Memory, or not.

I went to a great class yesterday, a workshop on improvisation for camera work, and among the things we were supposed to learn was a memory trick to remember a list of up to ten things.  Now that was quite a deal for me, as I sometimes have difficulty recalling a list of a half a thing, let alone ten things.

You might ask, as did someone (not I) in the class, why we need to memorize anything if we are improvising. I did think that was a good question, and while I am failing to remember what the actual answer was, it had something to do with being at an audition and being required to remember stuff. Go figure.

We all stood in a circle and our fabulous instructor took us through a practice round of recall.  This instructor had already shared that he is a list-maker (that almost caused me to get out of Dodge, as I don’t really even know what a list is–but see the post on to-do’s), and because of that is a guy who remembers lists.  Our practice round ended with varied degrees of success, I might say.  Me being the bottom variable, unfortunately.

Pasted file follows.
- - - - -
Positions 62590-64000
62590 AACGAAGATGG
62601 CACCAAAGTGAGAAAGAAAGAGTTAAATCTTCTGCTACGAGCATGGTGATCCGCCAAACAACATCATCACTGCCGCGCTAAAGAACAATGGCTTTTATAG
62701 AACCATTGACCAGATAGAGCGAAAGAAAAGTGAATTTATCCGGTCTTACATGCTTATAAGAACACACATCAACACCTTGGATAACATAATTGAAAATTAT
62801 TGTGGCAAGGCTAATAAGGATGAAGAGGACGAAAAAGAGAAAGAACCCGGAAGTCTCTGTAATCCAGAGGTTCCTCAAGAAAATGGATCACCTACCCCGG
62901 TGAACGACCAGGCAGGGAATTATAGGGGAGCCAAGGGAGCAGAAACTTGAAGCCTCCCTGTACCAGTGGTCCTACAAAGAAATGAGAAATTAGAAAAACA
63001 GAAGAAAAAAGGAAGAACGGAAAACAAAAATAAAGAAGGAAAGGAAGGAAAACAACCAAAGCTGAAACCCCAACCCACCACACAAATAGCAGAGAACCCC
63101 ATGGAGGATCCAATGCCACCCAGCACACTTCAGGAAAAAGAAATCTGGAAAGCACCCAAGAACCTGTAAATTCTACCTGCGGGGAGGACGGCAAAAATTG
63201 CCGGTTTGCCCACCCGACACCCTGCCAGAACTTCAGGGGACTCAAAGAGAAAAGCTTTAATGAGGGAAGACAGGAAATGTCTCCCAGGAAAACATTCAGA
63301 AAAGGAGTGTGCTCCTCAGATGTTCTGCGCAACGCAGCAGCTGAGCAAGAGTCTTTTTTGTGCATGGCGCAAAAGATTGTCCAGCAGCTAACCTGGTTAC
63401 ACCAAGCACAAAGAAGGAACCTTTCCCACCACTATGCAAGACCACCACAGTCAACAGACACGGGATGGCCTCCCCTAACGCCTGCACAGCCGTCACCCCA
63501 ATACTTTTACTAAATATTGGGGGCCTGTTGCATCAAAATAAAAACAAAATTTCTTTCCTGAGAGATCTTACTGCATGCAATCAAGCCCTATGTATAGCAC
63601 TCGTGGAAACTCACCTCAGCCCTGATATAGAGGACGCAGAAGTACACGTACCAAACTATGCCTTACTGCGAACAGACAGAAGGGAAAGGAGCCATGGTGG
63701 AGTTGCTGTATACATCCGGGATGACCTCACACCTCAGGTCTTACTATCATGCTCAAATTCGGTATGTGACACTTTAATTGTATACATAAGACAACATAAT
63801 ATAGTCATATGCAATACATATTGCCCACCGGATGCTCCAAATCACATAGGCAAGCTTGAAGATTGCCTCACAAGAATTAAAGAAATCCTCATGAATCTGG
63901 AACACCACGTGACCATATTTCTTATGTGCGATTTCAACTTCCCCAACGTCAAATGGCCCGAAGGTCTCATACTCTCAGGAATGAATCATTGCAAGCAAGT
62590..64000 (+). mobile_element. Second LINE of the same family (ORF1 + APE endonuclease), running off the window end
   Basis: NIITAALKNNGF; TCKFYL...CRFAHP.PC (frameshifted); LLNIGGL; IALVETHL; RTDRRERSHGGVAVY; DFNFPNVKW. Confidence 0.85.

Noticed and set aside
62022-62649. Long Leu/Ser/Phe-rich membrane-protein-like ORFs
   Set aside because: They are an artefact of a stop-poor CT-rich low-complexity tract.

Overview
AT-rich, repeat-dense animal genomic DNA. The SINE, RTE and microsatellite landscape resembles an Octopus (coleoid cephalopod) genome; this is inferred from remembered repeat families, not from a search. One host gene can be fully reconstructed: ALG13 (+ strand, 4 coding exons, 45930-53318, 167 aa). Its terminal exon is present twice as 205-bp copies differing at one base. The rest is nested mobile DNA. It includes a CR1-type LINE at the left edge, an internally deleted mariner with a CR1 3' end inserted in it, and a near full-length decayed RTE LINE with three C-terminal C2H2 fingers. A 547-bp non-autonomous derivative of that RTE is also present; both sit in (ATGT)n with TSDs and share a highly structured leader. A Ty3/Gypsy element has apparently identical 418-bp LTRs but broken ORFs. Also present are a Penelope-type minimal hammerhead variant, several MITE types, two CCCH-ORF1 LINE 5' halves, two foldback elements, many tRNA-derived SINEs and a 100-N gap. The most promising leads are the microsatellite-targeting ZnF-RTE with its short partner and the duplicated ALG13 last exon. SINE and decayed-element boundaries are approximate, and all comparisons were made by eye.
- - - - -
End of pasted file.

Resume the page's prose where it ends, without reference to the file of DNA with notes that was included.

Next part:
However, I was able to recall about half of the ten things after we went through the practice.  Quite a success, really.

The problem is that I cannot remember how we did it.  I did have fun, though.

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Splat

The sound of dreams shattering.  The sound of bubbles bursting, of inflated egos crashing to earth.  The sound of visions of stardom falling.  Hearing the cuts falling to the editing room floor.  A terrible noise, expected yet not.

Last night, my zombie episode appeared on Z-Nation.  Remember the hours in make-up?  The shoots, resets,shoots?  The hours of waiting, then action!  Ah well.  My total appearance in the episode was a shot of the top and back of my head going through the door to the morgue.  Most of the scenes we spent those hours working on were cut.  Me with them.

I truly was a great zombie!  Maybe next year (they have officially been awarded a second season, although it is not certain yet that they will film here).  I am not giving up.  There is still the judge.

And the commercial!  Not to mention the movie scene!  Perhaps I have not mentioned those?  I played half of an “elderly couple” (how dare they?) in a Northern Quest Casino commercial.  We were walking in the door to the casino.  The movie was admittedly a student film, but I played an attendee at the funeral of a pirate mom that was filmed in a local funeral home.

Perhaps there is hope!  There need not be another splat!  Once heard, though, the deafening sound cannot be undone.   All I can say is, I have the acting bug, and I mean to continue trying.  Lights.  Camera.  Action!!!!!!

Dead Girl Walking, sort of.